On the death of Oberst Werner Molders (115 victories, RK-Br) on 22 November 1941, Galland was named General der Jagdflieger. Before settling into his new job, Oberst Galland directed the fighter protection for the Channel dash of the battleships Scharnhorst and Gneisenau, and the heavy cruiser Prinz Eugen, from Brest. Operation Donnerkeil was a striking success. He was awarded the Brillanten to his Ritterkreuz on 28 January 1942 with his victory tally at 94. As General der Jagdflieger, he commanded a small unit operating Fw 190s. He flew about 10 combat missions and, it is thought, he gained two victories over USAAF B-17 bombers during 1944. It remains unsure whether his claims during this period were submitted or confirmed. Stab G.d.J claimed two B-17s shot down on 8 March 1944 and it is thought Galland may have been one of the claimants. Galland became one of the most controversial figures of his time through his skirmishes with Reichsmarschal Göring and his frank addresses to Hitler when he emphasized the need for more fighters to oppose the increasingly intense allied bombing raids over Germany. Galland’s contemporaries in combat commands eventually began planning to force Göring’s resignation, by seeking an audience with Hitler. Although Galland took no direct part in such activities, he was aware that all this was in train. In the denouement, Göring attributed the incipient mutiny to Galland, sacked him and prepared a trial in which blame for the collapse of the Jagdwaffe would be directed to the General der Jagdflieger. Hitler intervened but then insisted, as an end to the “Galland affair”, that he be given command of a unit of jet fighters. Galland led JV 44 until 26 April 1945 gaining up to seven victories flying the Me 262 jet fighter. On this day Generalleutnant Galland led 12 rocket-equipped Me 262s from München-Reim to intercept a formation of B-26 medium bombers targetting the airfield at Lechfeld. He claimed two of the bombers, but with cannon-fire rather than the rockets with which his Me 262 was armed. During his initial approach, Galland had failed to deactivate a safety switch which prevented him from firing the rockets. During his attacks on the bombers, Galland’s Me 262 was struck by return fire. Disengaging from the bombers, he was bounced by a P-47 flown by 1st Lt James J Finnegan of the 50th Fighter Group, USAAF. Galland was wounded in the right knee and his aircraft received further damage. He was able to bring his crippled jet back to München-Reim and successfully land, albeit with a flat nose wheel tyre. He was forced to leap from his aircraft and take shelter because the airfield was under attack by American fighters. The wound suffered in this encounter were serious enough to end his combat flying. Galland surrendered himself to American forces at Tegernsee on 5 May 1945. He was held in military custody for two years. He was released in 1947. In October 1948, Galland took a position with the Argentine Air Force. There followed many offers to act as consultant to armament firms who would equip the new Luftwaffe. He made his choices and settled down to prosperous and lively decades as a businessman. In his final years he divided his time between his home in Germany and his bungalow by the Alicante coast of Spain. Adolf Galland passed away on 9 February 1996 at Remagen-Oberwinter.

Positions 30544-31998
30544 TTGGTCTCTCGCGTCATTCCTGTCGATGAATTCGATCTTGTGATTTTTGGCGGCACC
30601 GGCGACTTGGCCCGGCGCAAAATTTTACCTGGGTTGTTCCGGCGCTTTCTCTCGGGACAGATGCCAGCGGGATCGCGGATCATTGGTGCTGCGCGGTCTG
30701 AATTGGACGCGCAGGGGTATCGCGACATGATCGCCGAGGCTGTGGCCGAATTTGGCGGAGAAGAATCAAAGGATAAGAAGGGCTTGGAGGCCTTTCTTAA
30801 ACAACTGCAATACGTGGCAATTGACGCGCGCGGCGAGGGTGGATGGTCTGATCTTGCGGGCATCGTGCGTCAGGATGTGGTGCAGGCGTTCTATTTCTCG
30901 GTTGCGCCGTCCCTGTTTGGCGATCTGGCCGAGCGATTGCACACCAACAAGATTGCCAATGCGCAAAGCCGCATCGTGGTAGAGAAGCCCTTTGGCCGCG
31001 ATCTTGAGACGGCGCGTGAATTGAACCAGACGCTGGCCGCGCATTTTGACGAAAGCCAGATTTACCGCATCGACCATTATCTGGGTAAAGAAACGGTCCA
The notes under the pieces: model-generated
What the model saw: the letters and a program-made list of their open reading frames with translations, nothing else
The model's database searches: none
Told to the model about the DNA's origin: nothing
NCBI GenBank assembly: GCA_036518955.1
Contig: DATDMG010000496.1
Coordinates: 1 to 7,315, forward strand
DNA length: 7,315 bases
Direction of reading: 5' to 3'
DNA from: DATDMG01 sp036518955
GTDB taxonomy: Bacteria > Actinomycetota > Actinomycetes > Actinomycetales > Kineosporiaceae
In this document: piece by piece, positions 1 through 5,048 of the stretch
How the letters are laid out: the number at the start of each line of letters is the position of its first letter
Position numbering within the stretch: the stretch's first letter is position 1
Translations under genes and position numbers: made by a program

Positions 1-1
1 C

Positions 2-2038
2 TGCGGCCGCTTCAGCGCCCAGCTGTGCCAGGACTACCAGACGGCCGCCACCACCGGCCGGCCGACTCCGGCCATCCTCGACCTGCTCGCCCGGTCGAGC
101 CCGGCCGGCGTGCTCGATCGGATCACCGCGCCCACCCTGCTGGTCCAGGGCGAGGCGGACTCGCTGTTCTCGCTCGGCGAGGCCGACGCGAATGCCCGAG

Adolf Galland achieved 104 aerial victories in 705 missions.

Major Rolf-Günther Hermichen 1918-2014